- SrKZfifT--


extent to which the VPK isinvolved jn defense decision-makingIt may have only limitedinitiate and approve decisions itself,to recommend and coordinate onby other groups. Certain VPKprobably are forwardedCouncil of Ministers, and receiveapproval at thatecondthrough which VPK viewsthe Politburo is the DefenseUstinov would beosition toand present VPK views. At times,business is taken up directly by

The Military os on Interest Group

No piofessiount military officer has served On the Politburo since the ouster of former Defense Minister Zhukovut senior military leaders and top defense experts do attend Politburu sessions upon invitation, and presumably nro able on those occasions tu present their views and recommendations. In addition, the military is represented in formal deliberative bodies such as the Defense Council and the VPK.

All available evidence indicates that the Soviet hierarchy leans heavily on theleadership for recommendations andon professional military matters, and that the leadershipigh regard for Marshal Crechko Moreover, present political leaders, unlike Khrushchev, have preferred to avoid direct conflict with the military In the area of their pmfevuoual competence. Although thc exigencies ol SAL. talks may have led to some relax at ion, Soviet security practice effectively prevents most civilian titcmenti of theuven including thc Ministry of Foreigniom having nuy influence over, or nven knowledge of, strategic military matters.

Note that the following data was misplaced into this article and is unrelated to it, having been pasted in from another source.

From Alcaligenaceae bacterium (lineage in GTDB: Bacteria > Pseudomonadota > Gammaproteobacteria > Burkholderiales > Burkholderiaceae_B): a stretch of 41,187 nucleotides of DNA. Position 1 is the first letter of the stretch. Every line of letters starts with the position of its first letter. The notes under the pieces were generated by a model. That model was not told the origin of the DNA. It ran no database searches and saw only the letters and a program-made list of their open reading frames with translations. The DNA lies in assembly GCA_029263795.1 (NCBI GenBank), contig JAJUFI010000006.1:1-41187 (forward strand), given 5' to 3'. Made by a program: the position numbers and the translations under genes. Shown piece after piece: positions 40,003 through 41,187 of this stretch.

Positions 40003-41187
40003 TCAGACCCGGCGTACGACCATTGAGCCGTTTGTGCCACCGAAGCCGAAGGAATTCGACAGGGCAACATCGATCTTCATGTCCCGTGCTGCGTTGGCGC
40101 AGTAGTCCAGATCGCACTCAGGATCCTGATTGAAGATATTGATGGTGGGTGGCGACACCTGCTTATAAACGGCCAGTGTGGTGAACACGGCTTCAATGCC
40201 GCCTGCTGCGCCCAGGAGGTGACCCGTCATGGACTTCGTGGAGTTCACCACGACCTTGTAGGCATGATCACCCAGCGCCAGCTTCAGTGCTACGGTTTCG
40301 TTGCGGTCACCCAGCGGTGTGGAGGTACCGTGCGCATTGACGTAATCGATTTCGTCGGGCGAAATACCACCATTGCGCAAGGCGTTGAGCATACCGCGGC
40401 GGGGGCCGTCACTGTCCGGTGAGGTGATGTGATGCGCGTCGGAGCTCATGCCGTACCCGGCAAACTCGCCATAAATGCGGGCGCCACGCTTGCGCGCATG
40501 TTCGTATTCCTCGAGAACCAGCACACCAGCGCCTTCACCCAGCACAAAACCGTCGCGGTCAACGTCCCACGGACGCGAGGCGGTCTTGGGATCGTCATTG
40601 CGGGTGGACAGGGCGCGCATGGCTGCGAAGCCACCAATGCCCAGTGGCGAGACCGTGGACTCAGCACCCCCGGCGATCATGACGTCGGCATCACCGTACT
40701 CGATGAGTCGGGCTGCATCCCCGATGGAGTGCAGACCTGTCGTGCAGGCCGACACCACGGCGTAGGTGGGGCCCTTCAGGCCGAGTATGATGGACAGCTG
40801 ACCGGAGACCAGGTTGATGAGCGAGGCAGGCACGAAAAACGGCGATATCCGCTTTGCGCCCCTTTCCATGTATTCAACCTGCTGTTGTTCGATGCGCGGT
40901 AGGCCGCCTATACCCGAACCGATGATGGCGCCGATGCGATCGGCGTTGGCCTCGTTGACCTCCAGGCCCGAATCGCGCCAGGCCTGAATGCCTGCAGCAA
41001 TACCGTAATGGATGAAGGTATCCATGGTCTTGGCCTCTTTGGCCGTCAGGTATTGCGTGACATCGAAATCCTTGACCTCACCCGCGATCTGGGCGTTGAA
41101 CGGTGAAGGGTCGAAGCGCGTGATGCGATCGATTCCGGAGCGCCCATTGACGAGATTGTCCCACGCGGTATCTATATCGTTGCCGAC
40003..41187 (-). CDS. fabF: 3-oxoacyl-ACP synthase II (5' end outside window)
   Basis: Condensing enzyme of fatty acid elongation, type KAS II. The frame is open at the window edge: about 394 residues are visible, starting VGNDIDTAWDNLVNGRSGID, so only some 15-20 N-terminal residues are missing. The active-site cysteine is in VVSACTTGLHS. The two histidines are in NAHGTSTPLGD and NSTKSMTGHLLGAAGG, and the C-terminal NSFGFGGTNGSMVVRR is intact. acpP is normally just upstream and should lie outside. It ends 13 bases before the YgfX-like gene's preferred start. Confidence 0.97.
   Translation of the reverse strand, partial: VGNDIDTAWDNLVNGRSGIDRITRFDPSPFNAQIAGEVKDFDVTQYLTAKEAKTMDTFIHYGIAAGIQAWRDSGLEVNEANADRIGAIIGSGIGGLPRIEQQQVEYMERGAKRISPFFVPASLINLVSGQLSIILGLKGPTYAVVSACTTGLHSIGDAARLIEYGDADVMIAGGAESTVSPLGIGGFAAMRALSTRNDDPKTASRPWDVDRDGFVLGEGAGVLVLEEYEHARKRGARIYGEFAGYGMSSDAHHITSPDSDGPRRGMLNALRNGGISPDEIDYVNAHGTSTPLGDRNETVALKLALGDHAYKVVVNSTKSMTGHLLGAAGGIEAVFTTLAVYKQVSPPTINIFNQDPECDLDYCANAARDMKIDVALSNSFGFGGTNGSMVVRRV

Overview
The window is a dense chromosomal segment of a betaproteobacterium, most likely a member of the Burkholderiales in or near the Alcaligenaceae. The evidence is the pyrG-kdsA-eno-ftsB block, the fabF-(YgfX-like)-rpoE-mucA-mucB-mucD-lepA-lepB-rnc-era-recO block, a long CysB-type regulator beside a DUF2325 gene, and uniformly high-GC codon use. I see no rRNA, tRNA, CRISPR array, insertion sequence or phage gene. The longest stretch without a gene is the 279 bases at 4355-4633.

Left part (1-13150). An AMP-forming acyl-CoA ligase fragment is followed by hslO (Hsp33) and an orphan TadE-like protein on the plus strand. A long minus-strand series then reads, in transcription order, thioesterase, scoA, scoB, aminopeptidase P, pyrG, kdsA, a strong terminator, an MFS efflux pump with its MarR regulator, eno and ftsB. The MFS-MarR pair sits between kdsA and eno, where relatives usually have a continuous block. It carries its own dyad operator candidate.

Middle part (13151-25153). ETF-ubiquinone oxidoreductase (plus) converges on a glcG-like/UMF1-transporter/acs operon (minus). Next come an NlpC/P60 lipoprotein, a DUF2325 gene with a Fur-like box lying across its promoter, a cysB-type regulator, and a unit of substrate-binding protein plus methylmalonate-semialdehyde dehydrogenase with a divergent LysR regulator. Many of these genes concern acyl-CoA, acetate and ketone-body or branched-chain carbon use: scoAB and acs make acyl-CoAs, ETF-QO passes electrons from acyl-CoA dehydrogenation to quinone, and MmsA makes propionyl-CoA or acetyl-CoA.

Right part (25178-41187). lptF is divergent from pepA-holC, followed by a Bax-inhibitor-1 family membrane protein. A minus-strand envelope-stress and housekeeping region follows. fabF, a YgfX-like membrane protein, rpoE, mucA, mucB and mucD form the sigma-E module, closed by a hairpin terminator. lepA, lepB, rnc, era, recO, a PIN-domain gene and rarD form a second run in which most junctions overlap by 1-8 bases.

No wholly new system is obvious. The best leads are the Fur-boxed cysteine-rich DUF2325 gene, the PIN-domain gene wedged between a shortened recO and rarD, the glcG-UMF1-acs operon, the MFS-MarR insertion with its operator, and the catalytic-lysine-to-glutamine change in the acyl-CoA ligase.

While the staff directly serving members of the Politburo probably plays an important role tn screening and evaluating recommendations, it is highly unlikely that it has or would claim to have any expertise in military matters.

s successful products of the Soviet system, the military almost certainly perceive thc nation's destiny in much the same terms as the lop civilian leaders. While they do notisaffected element, they doa powerful pressure group withand bureaucratic interests of Its own. These interests may conflict with those of other groups, including at times even tho top political leadership. Khrushchev said that it took every bit of his power, and certain sops as well, tu push through the large cuts in military personnel which took place in thc.